An Altered Life: Reflections on El Salvador
As I prepared for my missions trip to El Salvador this summer, I repeatedly petitioned God to have a life-altering experience. My truest desire was not to return to my home church the same person, the same Christian that I was before. Going into this trip with faith and serving a God who never disappoints; that is exactly what this trip was for me.
As I recount the days, there were countless experiences that have changed my life forever. Each and every day God spoke to me through an abundance of avenues, showing me things I needed to learn to help me change, or grow in my life.
However, one particular experience has stood out for me the most, and it occurred in a church with half of a roof, lawn chair seats, a floor of mud and dirt, and an additional congregation of insects invading constantly. After a long bus ride that brought us to one of the most poverty-stricken areas we had seen in El Salvador, we arrived at this church.
Filled with people, this service was one of the best attended of any we’d experienced on the trip. The rows of seats were full of people desiring to hear the Word of the Lord; and as we proceeded to cover every inch of our bodies in bug spray and wave makeshift fans to fight against the sweltering heat, they intently listened to the Word of God.
As the sermon began to close, a lone, elderly man made his way to the front—before an altar call was even given—and threw himself on the ground crying out to God. As Brother Slaydon continued to speak, the people came out in droves, rushing the altar and falling onto their knees in the mud. Hands, feet, knees and faces covered in dirt, dust, and mud, and their complete focus was their worship.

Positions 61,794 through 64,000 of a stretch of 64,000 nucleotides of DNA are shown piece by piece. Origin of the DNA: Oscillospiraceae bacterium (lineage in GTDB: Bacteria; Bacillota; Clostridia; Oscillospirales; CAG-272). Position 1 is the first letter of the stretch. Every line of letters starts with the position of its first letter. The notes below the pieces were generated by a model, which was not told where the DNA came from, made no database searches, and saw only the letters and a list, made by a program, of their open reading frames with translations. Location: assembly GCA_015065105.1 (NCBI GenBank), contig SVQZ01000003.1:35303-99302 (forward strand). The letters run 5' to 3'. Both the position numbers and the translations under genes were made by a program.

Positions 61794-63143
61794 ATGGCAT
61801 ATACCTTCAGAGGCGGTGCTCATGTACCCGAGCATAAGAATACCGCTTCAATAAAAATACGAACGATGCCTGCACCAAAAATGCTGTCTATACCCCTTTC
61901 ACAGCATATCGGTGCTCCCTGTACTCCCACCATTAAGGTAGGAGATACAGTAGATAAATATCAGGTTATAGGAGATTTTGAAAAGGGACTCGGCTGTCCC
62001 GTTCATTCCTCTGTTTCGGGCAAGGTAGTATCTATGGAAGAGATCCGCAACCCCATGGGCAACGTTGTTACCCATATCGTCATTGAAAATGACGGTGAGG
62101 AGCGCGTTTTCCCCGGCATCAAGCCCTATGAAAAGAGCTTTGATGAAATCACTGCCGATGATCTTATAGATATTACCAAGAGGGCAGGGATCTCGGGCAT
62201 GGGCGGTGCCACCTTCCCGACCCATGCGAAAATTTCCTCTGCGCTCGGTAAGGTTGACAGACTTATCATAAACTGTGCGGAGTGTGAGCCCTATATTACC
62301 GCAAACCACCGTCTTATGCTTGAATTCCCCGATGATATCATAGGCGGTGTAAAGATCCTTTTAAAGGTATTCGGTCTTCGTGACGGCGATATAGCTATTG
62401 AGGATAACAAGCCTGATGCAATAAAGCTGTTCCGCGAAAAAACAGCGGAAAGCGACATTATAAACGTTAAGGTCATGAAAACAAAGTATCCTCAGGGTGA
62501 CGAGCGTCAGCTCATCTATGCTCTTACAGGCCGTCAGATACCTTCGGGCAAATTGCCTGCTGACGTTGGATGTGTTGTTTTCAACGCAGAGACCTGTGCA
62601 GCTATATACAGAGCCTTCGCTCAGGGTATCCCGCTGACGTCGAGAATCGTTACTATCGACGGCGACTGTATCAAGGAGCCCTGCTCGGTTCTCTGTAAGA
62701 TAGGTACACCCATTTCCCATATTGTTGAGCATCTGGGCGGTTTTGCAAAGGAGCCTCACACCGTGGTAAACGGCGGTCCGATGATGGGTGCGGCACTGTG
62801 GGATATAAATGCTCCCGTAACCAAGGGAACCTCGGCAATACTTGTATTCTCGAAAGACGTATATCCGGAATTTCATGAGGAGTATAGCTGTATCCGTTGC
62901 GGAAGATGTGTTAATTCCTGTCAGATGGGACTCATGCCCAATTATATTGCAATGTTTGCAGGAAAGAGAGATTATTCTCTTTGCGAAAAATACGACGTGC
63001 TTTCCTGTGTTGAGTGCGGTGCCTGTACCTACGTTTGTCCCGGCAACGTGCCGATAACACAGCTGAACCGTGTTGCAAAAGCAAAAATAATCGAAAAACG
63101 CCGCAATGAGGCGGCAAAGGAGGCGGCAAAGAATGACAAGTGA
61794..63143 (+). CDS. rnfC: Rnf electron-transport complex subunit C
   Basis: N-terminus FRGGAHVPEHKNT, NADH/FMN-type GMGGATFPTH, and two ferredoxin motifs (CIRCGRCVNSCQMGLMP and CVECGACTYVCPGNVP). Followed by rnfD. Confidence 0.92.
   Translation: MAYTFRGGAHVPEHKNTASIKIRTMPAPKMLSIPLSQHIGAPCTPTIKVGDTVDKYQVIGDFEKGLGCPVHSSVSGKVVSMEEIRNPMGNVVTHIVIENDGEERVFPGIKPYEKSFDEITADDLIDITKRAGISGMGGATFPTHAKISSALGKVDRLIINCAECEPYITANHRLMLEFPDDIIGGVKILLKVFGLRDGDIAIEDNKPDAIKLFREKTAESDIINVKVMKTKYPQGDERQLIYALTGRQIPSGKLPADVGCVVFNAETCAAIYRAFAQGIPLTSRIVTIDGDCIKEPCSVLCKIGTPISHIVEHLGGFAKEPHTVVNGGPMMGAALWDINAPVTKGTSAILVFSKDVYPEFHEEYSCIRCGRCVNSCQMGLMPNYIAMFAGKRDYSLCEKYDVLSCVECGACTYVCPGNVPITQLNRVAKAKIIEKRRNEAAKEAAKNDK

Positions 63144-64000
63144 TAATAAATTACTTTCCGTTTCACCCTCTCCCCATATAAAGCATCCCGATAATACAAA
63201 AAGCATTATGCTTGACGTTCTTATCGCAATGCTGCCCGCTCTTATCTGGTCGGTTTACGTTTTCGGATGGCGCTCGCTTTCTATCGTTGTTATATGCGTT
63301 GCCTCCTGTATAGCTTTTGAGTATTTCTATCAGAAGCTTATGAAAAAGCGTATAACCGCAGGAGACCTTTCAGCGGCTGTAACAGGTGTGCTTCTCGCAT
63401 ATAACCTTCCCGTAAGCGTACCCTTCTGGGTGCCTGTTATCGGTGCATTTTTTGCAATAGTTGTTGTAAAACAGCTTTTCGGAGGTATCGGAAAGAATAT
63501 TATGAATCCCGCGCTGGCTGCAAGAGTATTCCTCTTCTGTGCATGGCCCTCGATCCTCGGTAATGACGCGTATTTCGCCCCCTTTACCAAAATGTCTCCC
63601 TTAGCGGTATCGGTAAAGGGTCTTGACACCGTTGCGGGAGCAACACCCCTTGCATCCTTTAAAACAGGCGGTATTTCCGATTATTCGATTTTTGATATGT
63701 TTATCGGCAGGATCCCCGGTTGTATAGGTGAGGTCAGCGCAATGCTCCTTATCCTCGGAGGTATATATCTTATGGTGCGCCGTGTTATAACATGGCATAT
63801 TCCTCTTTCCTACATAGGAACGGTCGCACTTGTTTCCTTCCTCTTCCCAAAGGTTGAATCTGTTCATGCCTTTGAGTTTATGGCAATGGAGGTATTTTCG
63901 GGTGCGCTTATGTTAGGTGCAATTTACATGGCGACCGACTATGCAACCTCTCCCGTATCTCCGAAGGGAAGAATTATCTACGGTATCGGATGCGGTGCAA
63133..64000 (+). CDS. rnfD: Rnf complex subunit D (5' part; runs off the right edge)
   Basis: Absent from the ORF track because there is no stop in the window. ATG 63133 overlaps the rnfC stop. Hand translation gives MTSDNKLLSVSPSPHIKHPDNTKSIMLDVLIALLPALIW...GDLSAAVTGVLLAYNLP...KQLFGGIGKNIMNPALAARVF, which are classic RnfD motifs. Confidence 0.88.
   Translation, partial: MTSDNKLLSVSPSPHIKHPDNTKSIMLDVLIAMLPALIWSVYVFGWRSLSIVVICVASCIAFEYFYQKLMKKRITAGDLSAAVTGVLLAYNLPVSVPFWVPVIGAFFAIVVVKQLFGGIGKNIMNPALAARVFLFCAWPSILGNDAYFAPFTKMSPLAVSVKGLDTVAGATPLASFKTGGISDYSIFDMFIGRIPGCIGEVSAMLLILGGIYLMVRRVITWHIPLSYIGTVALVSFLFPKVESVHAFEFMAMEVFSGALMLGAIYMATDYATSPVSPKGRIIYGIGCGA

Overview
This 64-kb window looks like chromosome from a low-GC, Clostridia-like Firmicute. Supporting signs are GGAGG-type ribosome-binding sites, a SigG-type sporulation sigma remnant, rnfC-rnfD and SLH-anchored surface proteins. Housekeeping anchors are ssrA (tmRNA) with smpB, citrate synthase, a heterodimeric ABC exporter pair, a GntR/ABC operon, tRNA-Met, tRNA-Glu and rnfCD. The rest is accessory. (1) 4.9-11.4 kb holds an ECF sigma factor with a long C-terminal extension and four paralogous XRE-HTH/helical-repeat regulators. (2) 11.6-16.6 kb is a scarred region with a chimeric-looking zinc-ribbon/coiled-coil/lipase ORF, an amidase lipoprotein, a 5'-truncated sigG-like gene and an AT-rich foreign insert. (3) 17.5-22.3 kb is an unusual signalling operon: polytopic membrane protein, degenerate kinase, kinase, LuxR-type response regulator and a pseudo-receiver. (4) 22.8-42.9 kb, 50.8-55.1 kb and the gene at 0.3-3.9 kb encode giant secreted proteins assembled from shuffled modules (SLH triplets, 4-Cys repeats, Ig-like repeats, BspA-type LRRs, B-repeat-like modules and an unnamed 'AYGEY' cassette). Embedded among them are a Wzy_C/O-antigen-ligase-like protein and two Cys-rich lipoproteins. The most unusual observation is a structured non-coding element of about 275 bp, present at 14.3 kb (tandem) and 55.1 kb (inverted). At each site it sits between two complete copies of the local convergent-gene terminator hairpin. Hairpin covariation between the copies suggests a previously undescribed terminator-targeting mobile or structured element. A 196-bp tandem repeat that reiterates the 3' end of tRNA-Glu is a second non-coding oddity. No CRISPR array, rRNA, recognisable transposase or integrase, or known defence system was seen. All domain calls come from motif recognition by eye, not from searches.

As I leaned down to pray with a young lady, adjusting my skirt so as not to get it dirty, I realized the lesson these people were preaching to me. You see, we went to El Salvador to minister to people, but they taught me more than I ever could have expected. These people, dressed in most likely their best clothes, threw themselves into the mud without even a thought and worshipped their God without abandon.
They did not let any outside force effect their reaching God and having their needs met. No heat, no mud, no pestilence was going to keep them from their Creator. And it was in that moment that I remembered that it was from the dust I was created.
Because these people physically have so little, they have nothing to hold them back. They have no personal bubble to protect and no limits to how they will worship God. Brokenness is a daily lifestyle, because they truly understand that He is their only salvation. He is everything.
I sat there weeping at their dirt altar and thanking God for showing me how much more I need to desire Him; how I must never let this world, or society, dictate my worship and how I need to be more desperate for His touch.
My God is a God who answers prayers, and this church proved that in my life once again. I left El Salvador with an altered life, an altered perception, and an altered hunger for my Savior.
This trip was full of twists and turns, ups and downs, tears and laughter. There were conversations, sermons, testimonies, and bus rides full of song that I will never forget. But, above all, I will remember a mud-floored church where I realized how much I need my Savior.